They have the money, they have the circuits including the splendid Yas Marina in Abu Dhabi, and they have the ambition, but as yet the United Arab Emirates do not have the drivers to feature in Formula One.
But it is an issue that is being addressed with the help of the University of Ulster.
Last year Mohammed Ben Sulayem, FIA vice-president and head of the UAE motorsport authorities, flew in to Northern Ireland to sign an agreement with the university to provide specialised help in assessing and training up-and-coming drivers.
The first of them, Mohammed Al Dhaheri (pictured) and Mohammad Al Mutawaa, have already been attending the university’s Sports Institute at Jordanstown where they have been subjected to intensive physiological and psychological tests — all filmed for a Dubai TV documentary.
They were selected following a ‘Star Driver’ competition where the final choice was made by a judging panel which included multi-Middle East rally champion Ben Sulayem and Dr David Hassan from the university’s School of Sports Studies who played a major role in setting up the programme.
It is being co-ordinated by Ulsterman Stuart Murray who had been seconded to a three-month internship as part of his masters degree in sports management but now works full-time for the UAE automobile club.
Viewing through the windows of an acclimatisation chamber where Al Dhaheri (24) and Al Mutawaa (18) were suffering the agonies of treadmill and exercise bicycle assessment in 40 degree heat with 80% humidity, Murray explained: “The training here covers key areas such as nutrition, fitness, mental preparation, career management and media handling, all under the direction of the university’s team of sports scientists.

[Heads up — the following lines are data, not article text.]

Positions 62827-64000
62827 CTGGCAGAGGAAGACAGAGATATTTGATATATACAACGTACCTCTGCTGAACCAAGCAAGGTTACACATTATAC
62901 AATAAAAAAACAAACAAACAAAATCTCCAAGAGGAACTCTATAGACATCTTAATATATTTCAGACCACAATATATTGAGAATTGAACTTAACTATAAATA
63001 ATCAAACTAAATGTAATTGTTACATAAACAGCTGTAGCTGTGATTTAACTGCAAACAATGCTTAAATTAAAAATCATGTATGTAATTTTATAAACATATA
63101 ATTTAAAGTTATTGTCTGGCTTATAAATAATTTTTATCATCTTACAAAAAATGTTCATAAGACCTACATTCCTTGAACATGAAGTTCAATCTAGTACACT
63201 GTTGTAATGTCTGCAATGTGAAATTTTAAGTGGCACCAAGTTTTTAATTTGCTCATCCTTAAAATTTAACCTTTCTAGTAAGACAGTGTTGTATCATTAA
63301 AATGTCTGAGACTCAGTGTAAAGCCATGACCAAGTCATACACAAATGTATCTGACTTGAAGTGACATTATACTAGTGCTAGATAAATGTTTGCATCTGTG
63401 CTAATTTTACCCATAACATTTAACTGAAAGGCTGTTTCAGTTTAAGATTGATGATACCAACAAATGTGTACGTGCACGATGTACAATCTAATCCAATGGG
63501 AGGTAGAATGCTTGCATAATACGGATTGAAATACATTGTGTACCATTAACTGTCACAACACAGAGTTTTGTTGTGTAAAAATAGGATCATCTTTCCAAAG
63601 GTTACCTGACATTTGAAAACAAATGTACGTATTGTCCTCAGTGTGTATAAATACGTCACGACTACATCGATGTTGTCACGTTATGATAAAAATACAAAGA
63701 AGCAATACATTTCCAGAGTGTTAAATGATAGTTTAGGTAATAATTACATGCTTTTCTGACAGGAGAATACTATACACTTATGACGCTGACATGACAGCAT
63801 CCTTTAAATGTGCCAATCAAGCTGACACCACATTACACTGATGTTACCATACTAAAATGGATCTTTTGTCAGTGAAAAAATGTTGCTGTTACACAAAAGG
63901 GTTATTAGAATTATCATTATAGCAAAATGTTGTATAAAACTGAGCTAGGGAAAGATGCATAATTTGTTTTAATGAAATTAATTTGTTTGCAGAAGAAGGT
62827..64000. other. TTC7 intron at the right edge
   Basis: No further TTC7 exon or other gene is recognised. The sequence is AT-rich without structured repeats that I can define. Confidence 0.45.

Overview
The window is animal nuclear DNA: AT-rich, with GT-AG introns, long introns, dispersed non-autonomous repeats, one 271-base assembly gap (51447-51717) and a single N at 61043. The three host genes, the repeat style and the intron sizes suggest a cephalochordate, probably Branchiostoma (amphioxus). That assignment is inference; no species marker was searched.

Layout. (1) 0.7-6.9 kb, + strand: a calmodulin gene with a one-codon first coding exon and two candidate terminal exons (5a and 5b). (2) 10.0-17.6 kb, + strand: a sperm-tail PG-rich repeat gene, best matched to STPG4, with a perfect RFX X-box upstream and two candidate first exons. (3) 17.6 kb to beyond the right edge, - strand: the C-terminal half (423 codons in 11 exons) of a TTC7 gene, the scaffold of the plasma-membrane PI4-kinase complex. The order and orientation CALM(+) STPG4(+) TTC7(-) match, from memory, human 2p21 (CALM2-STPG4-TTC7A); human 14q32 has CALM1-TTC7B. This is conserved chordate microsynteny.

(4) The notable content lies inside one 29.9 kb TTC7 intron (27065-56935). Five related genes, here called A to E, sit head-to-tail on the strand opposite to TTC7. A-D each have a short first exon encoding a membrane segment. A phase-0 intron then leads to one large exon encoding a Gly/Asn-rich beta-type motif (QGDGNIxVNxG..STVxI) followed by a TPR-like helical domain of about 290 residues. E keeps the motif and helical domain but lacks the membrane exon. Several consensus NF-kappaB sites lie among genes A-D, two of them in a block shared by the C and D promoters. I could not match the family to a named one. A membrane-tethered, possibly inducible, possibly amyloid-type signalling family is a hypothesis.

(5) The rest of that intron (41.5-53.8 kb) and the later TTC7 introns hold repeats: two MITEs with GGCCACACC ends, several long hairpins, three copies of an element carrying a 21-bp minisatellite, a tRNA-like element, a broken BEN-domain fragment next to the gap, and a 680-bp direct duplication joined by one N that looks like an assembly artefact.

“Both drivers have entered into it with total commitment and enthusiasm and they have been amazed by what they have learned in terms of the importance of fitness, nutrition and mental alertness for drivers.”
Drained and exhausted after an hour in the chamber, they emerged for further heart rate, blood and urine tests.
“We are used to the heat but the humidity in the chamber is the problem,” said racer Al Mutawaa. “It is very draining and until now we never appreciated the importance of re-hydration. In Dubai we would drink maybe one bottle of water a day, even during races, but here we can see the difference it makes by replacing the fluids we have lost.
“In an hour long race in typical 40/50 degree heat I would be aware of my lap times dropping off towards the end and would assume it was just down to tyre wear. Here I can see that it has also to do with my body wearing out too!”
Those lessons, it seems, are not being learned by drivers here.
“I’m not aware of any local drivers making use of the facilities here. It is almost certainly a question of funding, but maybe awareness too,” said Dr Gareth Davidson who conducted the physiological and biochemical assessments.
“However, I think these UAE drivers would confirm it’s an important part of their development.”